Do the sums and the answer is evident. As the Dyson Heydon report outlining trade union fraud clearly indicated, Parliament should bring to a speedy end the Labor government-sanctioned involvement by corrupt unions in billions of dollars of workers’ superannuation savings. Unless the Senate’s reluctance so far to pass the coalition’s legislative attempts to fix things (by ending the Fair Work Commission’s default system) has been changed by the Heydon revelations, there is now the implied threat of an early double dissolution election if Senators, including the ALP’s, fail to recognise the need for action. But the numbers show that one of the government’s proposals, requiring one-third of industry-fund directors to be ‘independent’, is an inadequate response to a far more serious problem. It is self-deluding to believe that the wrong of a scandalous lack of a representative voice for the great bulk of superfund beneficiaries will be righted by disrupting the present comfy 50-50 union/employer superfund board split. This, inevitably, leaves the real power in union hands as employer groups are keen to avoid any stoush with unions over what to them is a non-core issue.
The union-dominated Industry Super Funds have objected to the government’s plans by pointing out, correctly, that their cosy system has brought far better financial results (and far lower administrative costs) to superannuees than most of the (generally bank-owned) retail funds with whom they have been very successfully competing – aided by Labor’s disgracefully discriminatory legislation that the coalition government has so far been unable to correct. And some Industry Funds boast of appointing ‘independent” directors – like Labor ex-politicians Steve Bracks, John Dawkins and John Brumby!
But while the Heydon report highlighted the potential for conflict of interest as evidenced in the CFMEU-Cbus fracas (between the militant law-breaking union and its allied superannuation fund), the numbers show a fundamental issue that has not been addressed. Without a trace of irony, the union-controlled funds describe their nominees on the boards and trustees of superfunds as ‘members’ representatives’ who balance ‘employer representatives’. It’s nonsense. Look at the numbers. Nationally, according to their own website, there are about six million people being looked after by union-controlled superfunds – that’s 4.4 million more than the 1.6 million trade union members in Australia. So the interests of about three quarters of Industry Superfund members are being ‘represented’ by the unions they chose not to join. And it’s costing them. Yes, there are directors’ fees – and not only for the main funds but also for all of the associate companies that do so much of the actual work – charging many millions of dollars. Look at the appalling CFMEU which received a well-earned walloping from Dyson Heydon. Its declining membership is now fewer than 100,000, yet its associated super funds, Cbus with 725,000 members and First Super, with 70,000 together have something like 88 per cent of members not being trade unionists but contributing, unwittingly, to the financial, corporate and political power of one of the most outlandish of ratbag unions.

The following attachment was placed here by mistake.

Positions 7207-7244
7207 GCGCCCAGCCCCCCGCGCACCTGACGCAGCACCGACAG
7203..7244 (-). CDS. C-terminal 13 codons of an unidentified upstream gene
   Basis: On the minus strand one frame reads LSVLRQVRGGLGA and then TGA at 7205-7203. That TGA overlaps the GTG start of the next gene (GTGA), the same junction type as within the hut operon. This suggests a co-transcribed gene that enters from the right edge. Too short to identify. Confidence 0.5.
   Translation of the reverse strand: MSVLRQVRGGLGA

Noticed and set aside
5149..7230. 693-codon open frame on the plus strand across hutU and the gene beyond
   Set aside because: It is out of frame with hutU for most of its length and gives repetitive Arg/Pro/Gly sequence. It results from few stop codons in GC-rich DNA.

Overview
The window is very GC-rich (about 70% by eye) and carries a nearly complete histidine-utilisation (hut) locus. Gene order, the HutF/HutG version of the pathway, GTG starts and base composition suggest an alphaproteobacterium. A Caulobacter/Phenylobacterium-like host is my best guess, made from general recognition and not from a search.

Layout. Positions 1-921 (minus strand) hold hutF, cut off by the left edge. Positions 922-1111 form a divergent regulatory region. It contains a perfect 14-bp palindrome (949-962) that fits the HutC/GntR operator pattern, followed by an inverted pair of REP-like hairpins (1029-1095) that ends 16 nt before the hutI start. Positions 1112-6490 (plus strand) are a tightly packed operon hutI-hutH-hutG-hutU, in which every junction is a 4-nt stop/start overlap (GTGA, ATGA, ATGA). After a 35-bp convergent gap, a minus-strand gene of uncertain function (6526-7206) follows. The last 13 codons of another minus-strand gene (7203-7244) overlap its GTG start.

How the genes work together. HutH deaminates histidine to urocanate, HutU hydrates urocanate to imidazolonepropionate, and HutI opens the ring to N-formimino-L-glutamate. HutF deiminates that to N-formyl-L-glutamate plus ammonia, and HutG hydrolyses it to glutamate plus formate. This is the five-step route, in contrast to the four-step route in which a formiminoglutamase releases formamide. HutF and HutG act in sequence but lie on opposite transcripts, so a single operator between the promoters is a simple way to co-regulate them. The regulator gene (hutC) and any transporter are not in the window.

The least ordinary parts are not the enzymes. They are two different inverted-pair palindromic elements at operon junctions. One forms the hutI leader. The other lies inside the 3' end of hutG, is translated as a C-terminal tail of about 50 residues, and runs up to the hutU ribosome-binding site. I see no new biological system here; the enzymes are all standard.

If it is good enough for the millions of shareholders in Australian listed corporations to have the right (rarely exercised) to vote for their directors, then what on earth is preventing the government from extending that same right to the owners of what is likely to be one of the major assets in their life – their superannuation nest-egg? Let the small minority of CFMEU unionists in Cbus or First Super have their own representatives as trustees, but not at the cost of the great majority not having any rights whatsoever over who looks after their vital asset, particularly in a situation of compulsory superannuation and award-controlled allocation of their retirement bundle to a union-negotiated superfund. Employers who provide the compulsory superannuation cash should continue to have some say in its control. What is needed is not ‘independent’ directors to ensure that superfunds act in clients’ best interests, but, as in public companies, for the owners to have the right to elect directors who are answerable to them; it’s proper representation that’s needed, not so-called independents.
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